Tuberc Respir Dis > Volume 69(6); 2010 > Article
Tuberculosis and Respiratory Diseases 2010;69(6):418-425.
DOI:    Published online December 1, 2010.
Long-Term Effects of ACE Inhibitors in Post-Tuberculosis Emphysema.
Myung A Kim, Chang Hoon Lee, Deog Kyeom Kim, Hee Soon Chung
Department of Internal Medicine, Seoul Metropolitan Boramae Medical Center, Seoul National University College of Medicine, Seoul, Korea.
Little is known about the long-term effects of angiotensin-converting enzyme (ACE) treatment on post-tuberculosis emphysema. This study evaluated the effects of ACE inhibition on cardiac function and gas exchange in patients with post-tuberculosis emphysema. METHODS: At baseline and at 6 months after initiation of ACE inhibition therapy, patients underwent pulmonary function testing, arterial blood gas analysis, and echocardiography, both at rest and post exercise. Cardiac output (CO) and right ventricular ejection fraction (RVEF) were measured at those time points as well. RESULTS: After ACE inhibition; resting and post-exercise RVEF (Mean+/-SEM, 61.5+/-1.0, 67.6+/-1.2%, respectively) were higher than at baseline (56.9+/-1.2, 53.5+/-1.7%). Resting and post-exercise CO (6.37+/-0.24, 8.27+/-0.34 L/min) were higher than at baseline (5.42+/-0.22, 6.72+/-0.24 L/min). Resting and post-exercise PaO2 (83.8+/-1.6, 74.0+/-1.2 mmHg, respectively) were also higher than at baseline (74.2+/-1.9, 66.6+/-1.6 mmHg). Post-exercise PaCO2 (46.3+/-1.1 mmHg) was higher than at baseline (44.9+/-1.1; Resting 42.8+/-0.8 vs. 42.4+/-0.9 mmHg). Resting and post-exercise A-a O2 gradient (12.4+/-1.4, 17.8+/-1.5 mmHg) were lower than at baseline (22.5+/-1.5, 26.9+/-1.6 mmHg). CONCLUSION: In post-tuberculosis emphysema, RVEF and CO were augmented with a resultant increase in peripheral oxygen delivery after ACE inhibition. These findings suggest that an ACE inhibitor may have the potential to alleviate co-morbid cardiac conditions and benefit the patients with post-tuberculosis emphysema.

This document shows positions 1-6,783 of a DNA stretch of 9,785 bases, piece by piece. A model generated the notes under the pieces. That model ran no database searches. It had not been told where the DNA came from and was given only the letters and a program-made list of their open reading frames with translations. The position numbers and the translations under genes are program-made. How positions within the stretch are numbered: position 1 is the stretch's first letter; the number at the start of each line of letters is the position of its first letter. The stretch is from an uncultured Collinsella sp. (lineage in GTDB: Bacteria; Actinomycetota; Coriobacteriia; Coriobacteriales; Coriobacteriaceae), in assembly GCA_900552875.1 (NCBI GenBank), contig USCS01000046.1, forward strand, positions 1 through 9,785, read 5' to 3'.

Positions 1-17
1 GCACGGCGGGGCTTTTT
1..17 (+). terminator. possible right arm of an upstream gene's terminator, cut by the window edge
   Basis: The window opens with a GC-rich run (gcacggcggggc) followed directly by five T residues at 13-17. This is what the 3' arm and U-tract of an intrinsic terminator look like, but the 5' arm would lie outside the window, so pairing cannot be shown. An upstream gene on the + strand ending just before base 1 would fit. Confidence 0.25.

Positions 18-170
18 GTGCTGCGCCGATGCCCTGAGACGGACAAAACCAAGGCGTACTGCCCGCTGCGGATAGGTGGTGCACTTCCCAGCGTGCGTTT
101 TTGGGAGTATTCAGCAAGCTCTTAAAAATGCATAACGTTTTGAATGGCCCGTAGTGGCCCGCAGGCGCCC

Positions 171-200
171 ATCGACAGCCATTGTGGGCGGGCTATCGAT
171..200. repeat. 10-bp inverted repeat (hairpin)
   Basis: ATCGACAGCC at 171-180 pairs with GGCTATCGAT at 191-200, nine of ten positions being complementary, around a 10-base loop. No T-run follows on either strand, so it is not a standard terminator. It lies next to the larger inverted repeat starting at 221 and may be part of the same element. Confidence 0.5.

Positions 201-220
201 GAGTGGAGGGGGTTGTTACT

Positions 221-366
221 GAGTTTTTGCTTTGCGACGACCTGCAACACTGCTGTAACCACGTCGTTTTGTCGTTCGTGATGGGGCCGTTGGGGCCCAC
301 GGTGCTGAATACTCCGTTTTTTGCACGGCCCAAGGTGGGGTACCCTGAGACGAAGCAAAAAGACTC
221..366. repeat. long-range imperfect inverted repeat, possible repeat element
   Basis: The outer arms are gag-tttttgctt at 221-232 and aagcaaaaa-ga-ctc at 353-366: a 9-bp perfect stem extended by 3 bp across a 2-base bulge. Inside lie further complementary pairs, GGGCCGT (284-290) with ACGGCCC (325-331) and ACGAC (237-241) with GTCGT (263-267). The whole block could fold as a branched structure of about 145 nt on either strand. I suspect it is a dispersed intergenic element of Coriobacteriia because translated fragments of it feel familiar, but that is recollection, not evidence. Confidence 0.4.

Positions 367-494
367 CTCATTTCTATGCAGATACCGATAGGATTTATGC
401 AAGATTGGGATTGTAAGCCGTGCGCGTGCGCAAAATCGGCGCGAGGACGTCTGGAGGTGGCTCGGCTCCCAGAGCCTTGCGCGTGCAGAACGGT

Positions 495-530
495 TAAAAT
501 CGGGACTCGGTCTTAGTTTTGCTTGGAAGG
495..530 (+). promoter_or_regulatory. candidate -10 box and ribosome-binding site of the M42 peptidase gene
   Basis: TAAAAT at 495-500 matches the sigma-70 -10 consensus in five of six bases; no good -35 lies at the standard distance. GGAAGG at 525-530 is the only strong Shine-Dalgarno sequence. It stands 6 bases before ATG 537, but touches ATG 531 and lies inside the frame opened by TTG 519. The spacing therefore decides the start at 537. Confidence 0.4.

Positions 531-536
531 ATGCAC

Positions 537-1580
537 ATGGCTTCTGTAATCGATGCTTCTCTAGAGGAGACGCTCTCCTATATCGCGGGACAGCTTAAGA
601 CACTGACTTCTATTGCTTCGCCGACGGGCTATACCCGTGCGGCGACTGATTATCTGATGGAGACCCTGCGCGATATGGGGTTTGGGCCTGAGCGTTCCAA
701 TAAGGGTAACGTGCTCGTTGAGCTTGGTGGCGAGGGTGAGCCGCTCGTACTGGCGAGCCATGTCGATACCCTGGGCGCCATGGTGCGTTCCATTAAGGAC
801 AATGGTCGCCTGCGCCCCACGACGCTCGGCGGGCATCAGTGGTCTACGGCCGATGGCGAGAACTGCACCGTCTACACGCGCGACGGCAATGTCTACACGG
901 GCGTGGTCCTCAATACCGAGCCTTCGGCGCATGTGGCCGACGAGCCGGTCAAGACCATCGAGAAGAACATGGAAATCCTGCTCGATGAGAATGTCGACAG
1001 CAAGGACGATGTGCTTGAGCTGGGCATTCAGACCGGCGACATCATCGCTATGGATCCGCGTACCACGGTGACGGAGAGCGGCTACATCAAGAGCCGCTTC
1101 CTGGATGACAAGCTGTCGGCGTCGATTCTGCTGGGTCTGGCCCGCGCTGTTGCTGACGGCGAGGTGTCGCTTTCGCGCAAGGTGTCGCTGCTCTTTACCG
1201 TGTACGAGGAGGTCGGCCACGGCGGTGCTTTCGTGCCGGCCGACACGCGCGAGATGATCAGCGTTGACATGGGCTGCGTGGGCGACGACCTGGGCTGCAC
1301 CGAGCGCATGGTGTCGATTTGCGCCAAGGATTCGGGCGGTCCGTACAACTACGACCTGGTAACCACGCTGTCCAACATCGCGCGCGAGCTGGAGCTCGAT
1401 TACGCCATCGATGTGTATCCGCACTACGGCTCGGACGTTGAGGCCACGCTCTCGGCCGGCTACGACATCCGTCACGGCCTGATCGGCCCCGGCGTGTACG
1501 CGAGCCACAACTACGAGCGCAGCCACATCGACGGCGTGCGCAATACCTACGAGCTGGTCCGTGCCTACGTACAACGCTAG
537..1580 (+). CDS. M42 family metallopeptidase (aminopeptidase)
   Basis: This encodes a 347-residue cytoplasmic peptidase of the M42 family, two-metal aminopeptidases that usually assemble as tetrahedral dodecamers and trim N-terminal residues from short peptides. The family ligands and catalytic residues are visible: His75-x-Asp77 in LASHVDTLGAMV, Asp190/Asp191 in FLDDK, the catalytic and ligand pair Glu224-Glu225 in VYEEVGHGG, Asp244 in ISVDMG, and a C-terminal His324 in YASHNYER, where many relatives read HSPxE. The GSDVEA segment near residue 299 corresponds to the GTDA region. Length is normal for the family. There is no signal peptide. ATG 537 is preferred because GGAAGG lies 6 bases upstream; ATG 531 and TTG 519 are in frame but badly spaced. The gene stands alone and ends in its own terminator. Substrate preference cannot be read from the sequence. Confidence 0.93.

Key Words: Angiotensin-Converting Enzyme Inhibitors, Tuberculosis, Pulmonary Emphysema, Cardiac Output

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